The downside is the cost of the cables (another "these ain't cheap!" component set) and their fragility. No kids, pets, or klutzy friends/owners allowed…you can see through these planar cables.

If you have the budget, the setting and the commitment to the very best, and aren't afraid of the demands that this level of cable technology will make upon you, then the Omega Mikro Actives are automatic finalists for your consideration.

Yes, they are that good.

Turntable cable (standard DIN): the Cardas Golden Reference Phono Cable (used in the SOTA Millenia/SME 4.5i/Cardas Myrtle Heart review project; photo courtesy of Cardas Audio)

An extremely important part of any turntable system is the cable used to transmit the delicate signal from the cartridge to the phono amp. When I was discussing the final configuration of the SOTA Millenia review project with Kirk and Donna Bodinet of SOTA, we decided that a combination of the Cardas Myrtle Heart with the Cardas Gold Reference Phono Cable would be highly synergistic with the SME 4.5i tonearm. A quick phone call to Cardas Audio confirmed that they were willing to participate in the project… thanks, George and Colleen!

The results are exceptional: detail without astringency, warmth without tubbiness, and a slightly more neutral tonal balance than the Cardas Golden Cross that I am very well familiar with. The Cardas Golden Reference has proven to be highly synergistic with the SOTA Millenia and SME 4.5i tonearm, as I suspected. (I also think it likely that any member of the Benz family of cartridges would do very well with the Cardas Golden Reference phono cable.)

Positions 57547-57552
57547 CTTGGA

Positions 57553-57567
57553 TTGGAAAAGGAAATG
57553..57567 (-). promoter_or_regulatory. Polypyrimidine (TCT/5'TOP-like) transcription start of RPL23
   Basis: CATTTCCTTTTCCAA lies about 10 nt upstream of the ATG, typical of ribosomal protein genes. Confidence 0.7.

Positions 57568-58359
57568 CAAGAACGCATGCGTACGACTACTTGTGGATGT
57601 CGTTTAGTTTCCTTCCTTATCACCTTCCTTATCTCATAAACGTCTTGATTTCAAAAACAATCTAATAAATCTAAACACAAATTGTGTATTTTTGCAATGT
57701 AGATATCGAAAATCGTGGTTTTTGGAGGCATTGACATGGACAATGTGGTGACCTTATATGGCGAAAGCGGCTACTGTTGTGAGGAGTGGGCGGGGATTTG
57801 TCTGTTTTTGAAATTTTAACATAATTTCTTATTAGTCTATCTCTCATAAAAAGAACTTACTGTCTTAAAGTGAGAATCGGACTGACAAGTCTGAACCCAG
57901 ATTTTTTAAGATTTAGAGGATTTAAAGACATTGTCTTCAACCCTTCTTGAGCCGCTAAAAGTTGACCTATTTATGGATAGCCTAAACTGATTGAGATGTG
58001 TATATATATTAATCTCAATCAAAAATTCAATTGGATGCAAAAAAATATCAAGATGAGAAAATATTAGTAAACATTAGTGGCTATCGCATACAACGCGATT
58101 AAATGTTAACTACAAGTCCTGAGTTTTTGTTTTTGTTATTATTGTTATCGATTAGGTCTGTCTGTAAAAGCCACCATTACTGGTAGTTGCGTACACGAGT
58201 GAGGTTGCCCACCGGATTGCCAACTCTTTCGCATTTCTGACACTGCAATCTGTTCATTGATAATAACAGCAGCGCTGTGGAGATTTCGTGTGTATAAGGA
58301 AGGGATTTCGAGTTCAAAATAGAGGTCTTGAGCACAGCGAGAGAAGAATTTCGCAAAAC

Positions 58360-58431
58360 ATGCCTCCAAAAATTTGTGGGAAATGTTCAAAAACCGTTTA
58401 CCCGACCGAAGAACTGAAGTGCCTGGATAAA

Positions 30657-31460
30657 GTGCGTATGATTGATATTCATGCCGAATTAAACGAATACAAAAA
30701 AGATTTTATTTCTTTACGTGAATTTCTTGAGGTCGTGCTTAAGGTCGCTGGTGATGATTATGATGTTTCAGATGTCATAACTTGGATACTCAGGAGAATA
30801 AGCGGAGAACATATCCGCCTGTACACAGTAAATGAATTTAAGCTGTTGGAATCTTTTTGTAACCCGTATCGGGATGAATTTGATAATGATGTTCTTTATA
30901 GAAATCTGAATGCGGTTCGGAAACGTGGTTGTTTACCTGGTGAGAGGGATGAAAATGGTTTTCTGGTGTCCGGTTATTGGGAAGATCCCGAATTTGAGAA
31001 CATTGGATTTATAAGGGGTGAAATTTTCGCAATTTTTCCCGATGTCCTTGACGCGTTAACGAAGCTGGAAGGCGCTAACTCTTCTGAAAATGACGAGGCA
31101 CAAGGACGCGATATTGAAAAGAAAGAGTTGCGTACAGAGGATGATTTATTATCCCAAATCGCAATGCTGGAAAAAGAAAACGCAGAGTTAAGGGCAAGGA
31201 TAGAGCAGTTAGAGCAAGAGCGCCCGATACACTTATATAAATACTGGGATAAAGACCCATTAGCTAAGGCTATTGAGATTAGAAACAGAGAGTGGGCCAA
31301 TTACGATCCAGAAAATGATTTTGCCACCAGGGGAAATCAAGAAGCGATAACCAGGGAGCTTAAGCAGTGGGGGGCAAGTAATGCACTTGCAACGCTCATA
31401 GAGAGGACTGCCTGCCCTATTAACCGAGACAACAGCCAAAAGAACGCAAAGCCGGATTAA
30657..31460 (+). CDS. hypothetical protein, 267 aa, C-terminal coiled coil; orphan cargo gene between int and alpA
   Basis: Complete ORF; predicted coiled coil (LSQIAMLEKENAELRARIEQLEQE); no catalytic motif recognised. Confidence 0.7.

I've used a couple of standard DIN phono cables over the past 7-8 years, but none that I've liked better than this one. The Cardas Golden Reference is a real music pipeline for turntables; put it on your very short list if you're planning to audition/upgrade your DIN-based phono cables.

Isolation devices: Walker Audio Valid Points

Isolation devices: Valid Points Super Tuning Kit

Another score for Walker Audio! The Valid Points and the Valid Points Super Tuning Kit represent vibration/resonance control technology taken to an exceptional level. Fashioned of brass, carefully shaped, and (in the case of the resonance controllers) constructed of brass pucks filled with an anti-resonant material, the Walker Audio Valid Points/Valid Points Super Tuning Kit are wonderfully crafted and provide a complete tool set for isolating components and dealing with resonance gremlins.